Pros: two opposite shell worlds, and a really cool midpoint to play around with! Also, since the shells are connected physically, we no longer need a mysterious force to hold them together as they whirl around each other.
Cons: You're kinda stuck with two worlds. If you only want one, you'd have to turn one shell into a dead counterweight, which would be kinda ugly.

Case 3: Three or more shells are connected in a spinning ring.
On the diagram: 4 shells are shown, connected in a ring. The black lines would be some kind of super-strong substance (magical cable of some sort?).
Extra features: This option is the most like the ringworld. You have a ring of connected shells, spinning to provide gravity for all of them. The difference is that, while the ringworld encircled the sun, this ring doesn't. That means there have to be gaps in the ring if you want daylight to hit the inside faces. So, you can have as many shells as you want, but the more you have, the less daylight they get--remember those eclipses? If you have 3 shells, each shell gets 2 eclipses per day. It you have 4 shells, each shell gets 3 eclipses per day, and so on. And the night itself--when the shell is facing away from the sun--doesn't get any shorter.
Pros: As many worlds as you want (at least three) provided you're willing to take the hit in daylight. No mysterious force needed for this one, either, since we again have physical connections between shells.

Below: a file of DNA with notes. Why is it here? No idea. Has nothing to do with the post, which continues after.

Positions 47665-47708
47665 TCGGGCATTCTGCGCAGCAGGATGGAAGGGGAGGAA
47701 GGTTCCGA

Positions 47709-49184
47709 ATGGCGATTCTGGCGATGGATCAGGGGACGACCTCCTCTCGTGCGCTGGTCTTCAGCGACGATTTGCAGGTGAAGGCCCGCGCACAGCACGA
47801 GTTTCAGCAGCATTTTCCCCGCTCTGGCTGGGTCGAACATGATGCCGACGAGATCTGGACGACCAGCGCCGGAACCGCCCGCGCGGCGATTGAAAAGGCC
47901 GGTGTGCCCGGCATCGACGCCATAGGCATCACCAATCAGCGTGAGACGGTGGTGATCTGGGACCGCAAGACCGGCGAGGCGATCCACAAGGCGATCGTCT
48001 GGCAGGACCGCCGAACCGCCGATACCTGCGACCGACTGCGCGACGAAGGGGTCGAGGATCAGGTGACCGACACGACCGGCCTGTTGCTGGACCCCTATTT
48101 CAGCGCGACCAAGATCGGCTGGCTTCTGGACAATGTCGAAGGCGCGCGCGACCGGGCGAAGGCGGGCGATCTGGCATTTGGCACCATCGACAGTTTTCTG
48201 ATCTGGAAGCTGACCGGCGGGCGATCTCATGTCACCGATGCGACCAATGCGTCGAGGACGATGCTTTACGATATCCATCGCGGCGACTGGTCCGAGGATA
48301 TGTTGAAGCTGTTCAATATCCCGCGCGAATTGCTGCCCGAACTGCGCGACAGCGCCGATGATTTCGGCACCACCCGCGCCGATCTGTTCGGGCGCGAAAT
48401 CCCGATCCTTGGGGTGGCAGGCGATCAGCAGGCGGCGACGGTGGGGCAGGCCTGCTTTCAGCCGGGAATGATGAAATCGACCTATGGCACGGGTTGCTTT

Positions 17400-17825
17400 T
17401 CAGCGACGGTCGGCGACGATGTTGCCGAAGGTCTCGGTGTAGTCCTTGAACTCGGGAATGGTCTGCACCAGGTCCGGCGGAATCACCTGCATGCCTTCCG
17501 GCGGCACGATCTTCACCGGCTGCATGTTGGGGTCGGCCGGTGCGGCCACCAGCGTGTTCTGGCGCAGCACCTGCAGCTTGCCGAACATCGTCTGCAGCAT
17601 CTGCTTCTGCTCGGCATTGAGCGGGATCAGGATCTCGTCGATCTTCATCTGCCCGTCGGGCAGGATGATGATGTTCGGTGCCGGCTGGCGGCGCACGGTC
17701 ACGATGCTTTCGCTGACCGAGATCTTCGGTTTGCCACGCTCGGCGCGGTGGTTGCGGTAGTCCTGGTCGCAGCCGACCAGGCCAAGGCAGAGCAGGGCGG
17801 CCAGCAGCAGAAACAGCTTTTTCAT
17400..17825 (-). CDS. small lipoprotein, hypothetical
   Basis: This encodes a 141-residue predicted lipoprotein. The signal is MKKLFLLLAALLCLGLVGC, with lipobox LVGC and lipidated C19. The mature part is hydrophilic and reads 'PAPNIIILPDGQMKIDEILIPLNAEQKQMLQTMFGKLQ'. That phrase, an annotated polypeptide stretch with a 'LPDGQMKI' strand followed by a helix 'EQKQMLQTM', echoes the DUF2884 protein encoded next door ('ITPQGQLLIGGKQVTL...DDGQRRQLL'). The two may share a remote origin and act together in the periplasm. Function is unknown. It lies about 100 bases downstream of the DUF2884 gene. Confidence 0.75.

Cons: Lots of eclipses during every day. Unless that's an idea you like, in which case np.


There's actually a lot of ways to hybridize these ideas with each other, should you so desire. We can talk about that later :)

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And though birth may seem the end to those within,
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 Post subject: Re: Map of Šetoxyot
PostPosted: Wed Feb 22, 2012 3:01 pm 
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Wow, cephron! Your thought-out scientific ideas amaze me! :o I like them! :D

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 Post subject: Re: Map of Šetoxyot
PostPosted: Thu Feb 23, 2012 9:04 pm 
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Thanks!! I think this is the part of worldbuilding I love most--or at least, get excited about most. :P :D

Looks like Vivace is whipping up a storm of worldbuilding in his new subforum! We talked about it, and it seems he likes the "case 2" option so far. Interested to see where it all goes. :)

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Yet beauty takes shape within it,
And though birth may seem the end to those within,
It is but the beginning of something greater.